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By Andrew (2007-11-18)
The 18th Wild Cards volume, Inside Straight, is due out in January, 2008. That in itself is quite an achievement for you and everyone involved. You've dubbed it the "next generation" triad, what can we expect? All new characters? Any old generation cameos?
There will be some old generation characters making cameos, but the emphasis will very much be on a cast of new characters. One of the things that dawned on us when we revived Wild Cards was that, unlike the traditional comic book universes, they don't operate on comic book time. I say this as an old comic book fan. I started reading Spiderman in the sixties when Spiderman started--at which time Peter Parker was in high school. And what was very cool is that he then graduated high school and went to college and met a whole new group of people. I thought that was very cool, you know, that time was passing for me because I was pretty much Peter's age. I graduated high school and went to college pretty much the same time Peter graduated high school and went to college. Except I only spent four years for my bachelor and had one year in Grad school and then I was out of college. And Peter stayed in college for like twenty years. And then he got out and he got a job and he got married. Peter Parker used to be older than me, but now he's much much younger than me. It's comic book time. And Superman, you know, he originally came to earth in the twenties. If you start reading him in the thirties, he crashed in the twenties but now he came to earth in the 80's. Traditional comics play fast and loose with real time. Wild Cards has never done that. We're very solidly rooted in real time.
Things like the tumult of the sixties and the Iran rescue mission situation and the HUAC hearings are very much a part of the Wild Card past and we don't change the dates on those or play fast and loose. The downside of that is that it means are characters are getting old. The Turtle, you know, is closely based on me but is several years older than me. He's now in his sixties. Another character, Fortunato, the last time he appeared he was like in his late sixties. We got a bunch of geezer heroes here so we decided that the time had come to introduce a new generation. The young people, the kids that have been born in the Wild Card world. Who will have a different way of looking at it too. Aces and jokers are as much a part of their world as television and airplanes were to my generation. When my mother's generation was born there were no airplanes, and when I was born airplanes were just part of the world. We got a whole new group of characters. Some of them are great characters and we think they're going to be a lot of fun. And the old characters, those who haven't died, yeah they're still around and they may pop up from time to time, but when they will they'll be their age. No one is going to be Peter Parker and perpetually 23. Well, except maybe for Golden Boy, who doesn't age and looks perpetually about 23. He's still a geezer inside, however.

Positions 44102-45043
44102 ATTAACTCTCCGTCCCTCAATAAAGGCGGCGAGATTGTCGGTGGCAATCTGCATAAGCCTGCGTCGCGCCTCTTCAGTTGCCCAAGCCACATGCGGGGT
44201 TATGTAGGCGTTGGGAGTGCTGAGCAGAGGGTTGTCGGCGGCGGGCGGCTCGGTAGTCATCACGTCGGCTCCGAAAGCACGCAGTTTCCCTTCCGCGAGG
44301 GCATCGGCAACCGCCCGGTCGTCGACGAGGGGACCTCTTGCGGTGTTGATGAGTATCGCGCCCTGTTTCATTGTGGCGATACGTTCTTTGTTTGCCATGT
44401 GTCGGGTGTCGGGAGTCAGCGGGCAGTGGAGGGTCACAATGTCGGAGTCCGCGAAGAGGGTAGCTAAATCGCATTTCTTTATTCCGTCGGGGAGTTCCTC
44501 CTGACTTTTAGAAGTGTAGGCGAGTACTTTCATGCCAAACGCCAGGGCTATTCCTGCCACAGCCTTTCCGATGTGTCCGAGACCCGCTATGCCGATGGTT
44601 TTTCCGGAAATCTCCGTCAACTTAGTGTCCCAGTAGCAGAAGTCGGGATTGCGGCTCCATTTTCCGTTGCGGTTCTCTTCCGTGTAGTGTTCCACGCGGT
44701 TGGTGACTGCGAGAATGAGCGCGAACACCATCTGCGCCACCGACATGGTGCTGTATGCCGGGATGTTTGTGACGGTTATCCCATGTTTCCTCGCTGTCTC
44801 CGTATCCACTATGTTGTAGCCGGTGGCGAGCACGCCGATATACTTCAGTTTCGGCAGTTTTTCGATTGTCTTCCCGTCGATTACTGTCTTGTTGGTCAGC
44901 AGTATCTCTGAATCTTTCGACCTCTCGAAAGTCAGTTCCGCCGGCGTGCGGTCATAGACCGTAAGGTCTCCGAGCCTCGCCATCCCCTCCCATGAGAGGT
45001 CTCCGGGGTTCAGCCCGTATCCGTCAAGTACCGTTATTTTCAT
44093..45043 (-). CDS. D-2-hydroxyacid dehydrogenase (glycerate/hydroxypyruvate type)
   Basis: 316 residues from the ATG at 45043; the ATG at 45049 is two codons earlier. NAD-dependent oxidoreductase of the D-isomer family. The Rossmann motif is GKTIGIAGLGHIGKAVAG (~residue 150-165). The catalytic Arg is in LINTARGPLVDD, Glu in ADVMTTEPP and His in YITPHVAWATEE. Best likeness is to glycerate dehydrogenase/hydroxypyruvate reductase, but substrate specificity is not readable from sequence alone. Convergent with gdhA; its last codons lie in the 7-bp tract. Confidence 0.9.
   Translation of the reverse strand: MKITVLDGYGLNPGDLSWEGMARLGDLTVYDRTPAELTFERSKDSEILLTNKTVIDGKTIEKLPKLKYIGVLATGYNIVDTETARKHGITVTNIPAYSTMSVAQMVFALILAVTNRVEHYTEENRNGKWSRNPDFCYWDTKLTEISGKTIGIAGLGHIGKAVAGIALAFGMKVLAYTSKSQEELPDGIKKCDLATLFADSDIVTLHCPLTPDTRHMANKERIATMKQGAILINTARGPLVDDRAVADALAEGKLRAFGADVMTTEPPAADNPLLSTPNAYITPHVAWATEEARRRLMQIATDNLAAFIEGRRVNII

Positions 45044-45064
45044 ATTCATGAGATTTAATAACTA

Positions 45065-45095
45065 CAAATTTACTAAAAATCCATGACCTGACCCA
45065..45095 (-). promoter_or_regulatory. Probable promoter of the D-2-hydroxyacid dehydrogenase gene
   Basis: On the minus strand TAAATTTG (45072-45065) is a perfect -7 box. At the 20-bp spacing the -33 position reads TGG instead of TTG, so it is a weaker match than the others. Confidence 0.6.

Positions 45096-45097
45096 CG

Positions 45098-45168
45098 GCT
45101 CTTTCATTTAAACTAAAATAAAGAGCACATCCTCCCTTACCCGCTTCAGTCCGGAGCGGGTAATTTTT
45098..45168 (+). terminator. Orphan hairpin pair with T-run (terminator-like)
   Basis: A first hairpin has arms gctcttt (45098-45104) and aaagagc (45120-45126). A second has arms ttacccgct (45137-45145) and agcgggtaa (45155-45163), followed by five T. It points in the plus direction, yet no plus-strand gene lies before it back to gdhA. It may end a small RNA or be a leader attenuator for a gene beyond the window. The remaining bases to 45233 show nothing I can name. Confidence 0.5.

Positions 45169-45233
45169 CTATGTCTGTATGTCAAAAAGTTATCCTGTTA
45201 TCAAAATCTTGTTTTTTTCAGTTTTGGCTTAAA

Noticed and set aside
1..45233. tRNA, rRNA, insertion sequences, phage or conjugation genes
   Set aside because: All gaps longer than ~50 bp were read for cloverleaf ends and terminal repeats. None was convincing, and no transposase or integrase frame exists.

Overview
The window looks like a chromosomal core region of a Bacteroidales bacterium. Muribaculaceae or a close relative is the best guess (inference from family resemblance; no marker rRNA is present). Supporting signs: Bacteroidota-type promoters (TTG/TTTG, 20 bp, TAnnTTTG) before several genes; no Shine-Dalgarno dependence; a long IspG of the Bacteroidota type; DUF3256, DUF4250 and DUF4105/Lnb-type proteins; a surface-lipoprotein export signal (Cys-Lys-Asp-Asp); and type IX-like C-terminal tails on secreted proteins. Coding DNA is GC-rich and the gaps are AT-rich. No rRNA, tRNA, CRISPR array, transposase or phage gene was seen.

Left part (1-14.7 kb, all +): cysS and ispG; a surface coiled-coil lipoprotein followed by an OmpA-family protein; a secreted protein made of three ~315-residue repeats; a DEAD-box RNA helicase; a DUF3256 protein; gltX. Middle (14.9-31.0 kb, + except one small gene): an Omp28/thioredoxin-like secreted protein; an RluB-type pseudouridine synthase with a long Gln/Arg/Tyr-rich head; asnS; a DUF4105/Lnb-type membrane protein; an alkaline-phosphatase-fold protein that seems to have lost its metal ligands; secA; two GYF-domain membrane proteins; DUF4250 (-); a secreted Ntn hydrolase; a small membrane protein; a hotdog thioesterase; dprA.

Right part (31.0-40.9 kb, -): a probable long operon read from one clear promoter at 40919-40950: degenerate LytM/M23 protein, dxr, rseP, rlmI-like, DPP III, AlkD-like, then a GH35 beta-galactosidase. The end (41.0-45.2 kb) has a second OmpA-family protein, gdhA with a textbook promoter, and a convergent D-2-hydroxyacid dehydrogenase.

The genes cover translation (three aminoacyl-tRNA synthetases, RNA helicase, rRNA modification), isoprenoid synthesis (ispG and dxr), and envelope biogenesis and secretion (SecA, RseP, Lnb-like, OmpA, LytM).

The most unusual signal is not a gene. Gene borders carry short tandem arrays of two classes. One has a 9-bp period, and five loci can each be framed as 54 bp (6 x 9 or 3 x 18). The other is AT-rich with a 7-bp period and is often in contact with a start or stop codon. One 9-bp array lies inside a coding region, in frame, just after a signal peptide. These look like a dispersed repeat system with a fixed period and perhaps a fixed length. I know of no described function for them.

The series has long been known for tweaking history, and it seems recently there are a lot of things, current events wise, that could be used as material. Can we expect to see Jokers and Aces shipped off to a Guantanamo Bay, or some Ace Axis of Evil?
There's a certain amount of reflection, yeah. We're certainly cognizant of what's going on in the world. It's not going to be as one for one, though. For one thing the Wild Card Universe has some historical differences from our universe, because of things that have changed in the past that have produced a different history line. Places like the Middle East and India Pakistan are different because of the interventions of the Wild Card characters. Like India and Pakistan are one country in the Wild Card universe. They never separated because Gandhi who was trying to prevent that when he was assassinated was not assassinated in the Wild Card universe. He was saved by Black Eagle. And the Middle East is different. There's been a Palestinian state since 1948. This means that we can't just see what's going on in the news and put Aces in it because the history is very different. Certainly, there's a level of reality that grounds Wild Cards, that informs the universe and that's still very much present.
There are a lot of different authors involved in the Wild Card universe, and each one has brought their own characters and story threads to the mix. As the editor of the series, can you talk some about the process involved with each book, how you go about roping all these ideas together?
The process has evolved over the years. We've been doing these books since 1985, and after 17 of them I kind of know what I'm doing. I usually have some general idea about what the subject of the book is, or the triad, and we start with kicking ideas around. We frequently do a lot of these in triads, so there will be what we call an over-plot that connects each of the triads together. Some threats, some villains, some antagonists of some sort that goes through all three books, and is finally dealt with in the final book. But at the same time we want each book to have a certain sense of completion. For the ones that are individual stories the story has to have a sense that it's not just a series of incidents. In some ways it's some of the most challenging writing that you'll ever have to do because you're essentially trying to serve three plots at once, and have three resolutions: the story resolution, the book resolution and the triad resolution.